United moves to ease criticism with settlement, new policies
DALLAS (AP) — United Airlines moved to staunch criticism — and any customer defections — by reaching a settlement Thursday with a passenger dragged off one of its planes two weeks ago and issuing new policies designed to prevent similar customer-service failures.
On April 9, Kentucky physician David Dao was forcibly removed from a flight after refusing to give up his seat to a crew member. The incident ignited a debate about poor service and a lack of customer-friendly policies on U.S. airlines.
United and lawyers for Dao declined to disclose financial terms of the settlement Thursday. Earlier, United announced steps it would take to reduce overbooking of flights. Among other things, the airline said it will raise the limit on payments to customers who give up seats on oversold flights to $10,000, and it will improve training of employees.
Dao’s lead attorney, Thomas Demetrio, praised the airline and its CEO, Oscar Munoz, for accepting responsibility and not blaming others, including the city of Chicago, whose airport security officers yanked Dao from his seat and dragged him off the United Express plane.
Dao never filed a lawsuit against United, but Demetrio had said legal action was likely.
Dao was waiting to fly to Louisville, Kentucky, an April 9 when the airline decided it needed four seats for Republic Airline crew members who needed to travel to work another United Express flight in Louisville the next morning. When Dao and his wife were selected for bumping, he refused to leave.
Video of the incident has sparked more than two weeks of withering criticism and mockery of United. Munoz initially blamed Dao, but later said he was horrified by the event and called it a failure on United’s part.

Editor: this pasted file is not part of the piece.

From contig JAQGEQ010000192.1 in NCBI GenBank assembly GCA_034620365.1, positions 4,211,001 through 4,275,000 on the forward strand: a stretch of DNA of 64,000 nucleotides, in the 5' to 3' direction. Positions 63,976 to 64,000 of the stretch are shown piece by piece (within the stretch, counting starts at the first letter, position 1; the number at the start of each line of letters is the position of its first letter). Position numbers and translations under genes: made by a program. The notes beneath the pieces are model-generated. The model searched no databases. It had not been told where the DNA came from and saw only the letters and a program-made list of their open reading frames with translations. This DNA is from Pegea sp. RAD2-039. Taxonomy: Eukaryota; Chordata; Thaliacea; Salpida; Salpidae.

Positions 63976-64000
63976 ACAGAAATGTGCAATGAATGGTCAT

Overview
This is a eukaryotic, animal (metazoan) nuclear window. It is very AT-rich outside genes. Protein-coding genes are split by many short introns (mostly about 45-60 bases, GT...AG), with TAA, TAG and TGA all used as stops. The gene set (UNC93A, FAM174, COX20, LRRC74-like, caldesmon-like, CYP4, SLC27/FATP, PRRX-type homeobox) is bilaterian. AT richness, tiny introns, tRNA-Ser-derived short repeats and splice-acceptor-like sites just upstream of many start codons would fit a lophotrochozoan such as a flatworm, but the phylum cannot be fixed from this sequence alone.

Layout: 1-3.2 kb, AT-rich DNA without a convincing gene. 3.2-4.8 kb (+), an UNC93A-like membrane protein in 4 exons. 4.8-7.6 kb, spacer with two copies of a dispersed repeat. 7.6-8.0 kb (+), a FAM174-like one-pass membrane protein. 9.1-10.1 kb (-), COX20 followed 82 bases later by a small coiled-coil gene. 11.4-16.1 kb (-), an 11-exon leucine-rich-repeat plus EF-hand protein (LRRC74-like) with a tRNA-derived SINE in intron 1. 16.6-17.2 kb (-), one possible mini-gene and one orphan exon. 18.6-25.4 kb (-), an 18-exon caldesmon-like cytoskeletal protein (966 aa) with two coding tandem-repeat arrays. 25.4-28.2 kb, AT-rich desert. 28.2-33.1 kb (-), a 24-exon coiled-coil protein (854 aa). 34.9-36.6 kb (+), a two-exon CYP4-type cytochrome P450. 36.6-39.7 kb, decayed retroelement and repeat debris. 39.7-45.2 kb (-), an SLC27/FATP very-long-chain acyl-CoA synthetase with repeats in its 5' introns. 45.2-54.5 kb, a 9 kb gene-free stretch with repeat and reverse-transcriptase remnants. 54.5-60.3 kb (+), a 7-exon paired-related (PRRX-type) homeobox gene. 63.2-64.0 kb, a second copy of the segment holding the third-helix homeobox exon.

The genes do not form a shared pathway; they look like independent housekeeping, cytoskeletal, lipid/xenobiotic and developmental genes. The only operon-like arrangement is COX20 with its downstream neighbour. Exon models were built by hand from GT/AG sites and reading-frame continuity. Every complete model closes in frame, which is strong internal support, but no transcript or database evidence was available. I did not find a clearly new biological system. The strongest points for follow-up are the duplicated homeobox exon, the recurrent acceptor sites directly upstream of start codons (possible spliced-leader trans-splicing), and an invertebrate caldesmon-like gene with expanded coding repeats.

On Thursday, United released a report on the incident that outlined new policies to prevent a repeat. The airline vowed to reduce, but not eliminate, overbooking — the selling of more tickets than there are seats on the plane.
United won’t say whether ticket sales have dropped, but the airline’s CEO acknowledged the Dao incident could be damaging.
“I breached public trust with this event and how we responded,” Oscar Munoz told The Associated Press. “People are upset, and I suspect that there are a lot of people potentially thinking of not flying us.”
To head off customer defections, United had already announced that it will no longer call police to remove passengers from overbooked flights, and will require airline crews traveling for work to check in sooner. On Thursday, it added several other new policies including:
— Raising the limit on compensation to $10,000 for customers who give up their seats starting Friday. That is a maximum — it’s unclear how many, if any, passengers would see that much. The current limit is $1,350. Delta Air Lines earlier this month raised its limit to $9,950.
— Sending displaced passengers or crew members to nearby airports, putting them on other airlines or arranging for car transportation to get them to their destinations.
— Giving gate agents annual refresher training in dealing with oversold flights. Munoz said he also wants agents and flight attendants to get more help at de-escalating tense situations.
While not a factor in this month’s incident, United also said that starting in June it will pay customers $1,500 with no questions asked if the airline loses their bag.
For United, the timing of the viral video could hardly have been worse. The airline struggled badly after a 2010 merger with Continental, enduring several technology breakdowns that angered customers. In the past year, however, the airline has flown more on-time flights and lost fewer bags. It recently rolled out plans for expanding service this summer.
Instead of being commended for those signs of progress, United has been pilloried. Munoz apologized again and faulted his own initial response, in which he defended airline employees and called Dao belligerent.
“That first response was insensitive beyond belief,” Munoz said. “It did not represent how I felt,” saying that he got “caught up in facts and circumstances” that weren’t initially clear, instead of expressing his shock.
United said it will reduce overbooking, particularly on flights with a poor track record of finding volunteers to give up their seats, but won’t end the practice. Munoz said if airlines can’t overbook there will be more empty seats and fares will rise.
Earlier Thursday Southwest Airlines, which bumped the most passengers off its planes in 2016, announced plans to stop overbooking flights, citing the United incident as a catalyst.
David Koenig can be reached at http://twitter.com/airlinewriter